Page layouts are one of the most powerful features of Radiant. Layouts allow you to encapsulate much of the common HTML of a website into a template of sorts that is filled in with the information unique to each page.
Today, I’d like to share a couple of tips and tricks for making the best use of this powerful feature. These aren’t hard and fast rules, just a couple of the best practices that I’ve picked up over the years as I’ve worked with Radiant.
Radiant allows you to create as many layouts as you want for your website. At first glance you may be tempted to create multiple layouts for your site that have a one-to-one relationship with the type of page you are creating. For instance, you may want to have a layout for your home page, one for your portfolio, one for your blog, etc. Resist this urge if you can. Depending on how your HTML and CSS are written, you may be able to get away with just one layout — even if the page that you are working on has a vastly different look and feel. The trick is to use conditional tags to switch parts of the layout on and off depending on the page.
Why is this helpful? It keeps all of the common code in one place and allows you to keep things DRY. It also minimizes user error and ensures that each page has the proper design, because a content editor never has to worry about selecting the proper layout. You set the layout once on the root page, and all the other pages inherit it.
Radiant provides a number of conditional tags that make it easy to build smart layouts. Use them.
The most commonly used is tag is probably
if_url (and its sister
unless_url). This tag allows you to test the URL of the current page and show or hide content based on the condition. You can do an exact match on the URL by using the
equals attribute, but I mostly use the
matches attribute because it allows me to use regular expressions to match an array of URLs.
For instance, on WiseheartDesign.com I insert code for comments using the
if_url tag with the
matches attribute like this:
<r:if_url matches="^/articles/.+"> ...code to display comments here... </r:if_url>
If you are not familiar with regular expressions, this may look a little convoluted, but it is really quite simple. It basically reads, if the URL starts with “/articles/” and is followed by at least one character, then insert the following code. That last part is necessary so that the articles index page (which has the URL of “/articles/”), is not matched by the expression.
As you can see, the
if_url tag is quite powerful for adding conditions to your layouts, but it has one significant weakness. Since it relies on the URL of the page, if you change the URL scheme for your website, you will need to remember to come back and update your layout. If your layouts are riddled with calls to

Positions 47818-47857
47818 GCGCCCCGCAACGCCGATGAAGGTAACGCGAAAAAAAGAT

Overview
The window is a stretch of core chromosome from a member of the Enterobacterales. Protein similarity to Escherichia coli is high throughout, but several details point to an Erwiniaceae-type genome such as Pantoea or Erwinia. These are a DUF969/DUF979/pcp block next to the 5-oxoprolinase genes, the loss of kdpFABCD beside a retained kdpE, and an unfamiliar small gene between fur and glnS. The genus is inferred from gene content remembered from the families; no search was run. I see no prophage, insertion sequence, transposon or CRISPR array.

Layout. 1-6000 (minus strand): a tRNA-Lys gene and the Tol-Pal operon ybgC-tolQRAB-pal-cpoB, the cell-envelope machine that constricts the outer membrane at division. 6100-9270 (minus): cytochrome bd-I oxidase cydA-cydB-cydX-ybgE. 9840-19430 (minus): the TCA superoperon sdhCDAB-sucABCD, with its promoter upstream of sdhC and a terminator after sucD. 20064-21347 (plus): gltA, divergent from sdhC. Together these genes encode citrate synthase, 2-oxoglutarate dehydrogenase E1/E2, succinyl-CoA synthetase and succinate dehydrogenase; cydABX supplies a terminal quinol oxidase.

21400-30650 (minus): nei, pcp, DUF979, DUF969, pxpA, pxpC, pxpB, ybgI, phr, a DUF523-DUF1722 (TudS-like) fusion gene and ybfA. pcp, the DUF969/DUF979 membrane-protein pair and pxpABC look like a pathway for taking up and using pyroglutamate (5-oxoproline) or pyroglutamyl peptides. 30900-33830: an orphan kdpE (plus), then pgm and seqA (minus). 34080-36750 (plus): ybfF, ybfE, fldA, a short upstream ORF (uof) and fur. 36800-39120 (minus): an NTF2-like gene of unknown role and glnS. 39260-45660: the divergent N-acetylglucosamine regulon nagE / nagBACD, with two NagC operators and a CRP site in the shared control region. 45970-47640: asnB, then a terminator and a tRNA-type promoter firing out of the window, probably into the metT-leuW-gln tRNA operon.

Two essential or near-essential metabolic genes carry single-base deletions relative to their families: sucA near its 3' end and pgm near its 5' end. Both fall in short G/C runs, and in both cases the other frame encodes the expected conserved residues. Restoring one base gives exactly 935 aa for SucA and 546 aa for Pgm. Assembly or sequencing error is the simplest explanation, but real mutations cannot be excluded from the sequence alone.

if_url this may prove to be a bit of a headache.
Another tag that may be useful here is the
if_content tag. You can use the
if_content tag to test if a page has certain parts (or the
unless_content tag to test that it does not). With clever naming of page parts you can get a lot of mileage out of this simple tag.
For instance, suppose you have two basic page designs for your web site. One is a standard two-column design with content and sidebar. Another is a simple single column design with no sidebar. By testing for the existence of the sidebar, you can actually handle both cases with a single layout:
<r:if_content part="sidebar"> <div id="content"><r:content /></div> <div id="sidebar"><r:content part="sidebar" /></div> </r:if_content> <r:unless_content part="sidebar"> <div id="content" class="no_sidebar"><r:content /></div> </r:unless_content>
The code above checks for the existence of the “sidebar” part. If it exists it renders two divs, one for the content and one for the sidebar. If the “sidebar” part does not exist, only the content div is rendered – this time with the “no_sidebar” class so that the single column version can be styled differently.
With a little a little imagination, I’m sure that you can see how the same technique can be used to achieve one-column, two-column, and three-column designs – all within the context of a single Radiant layout.
Radiant snippets are designed to make it easy to share share common code between layouts and/or pages, but they are also useful for other purposes. The more complicated your layouts become the more you will find it makes sense to extract meaningful parts into Radiant snippets.
One purpose is to isolate complex or verbose code. For instance, you may want to put your Google Analytics code in a snippet. You will probably only enter this code once during the lifetime of your site, and there is no reason that it should clutter up your layout code.
Another purpose is to make content more accessible. I often put my navigation code in a snippet because as I update a site it is easier to maintain in isolation.
© 2013 John W. Long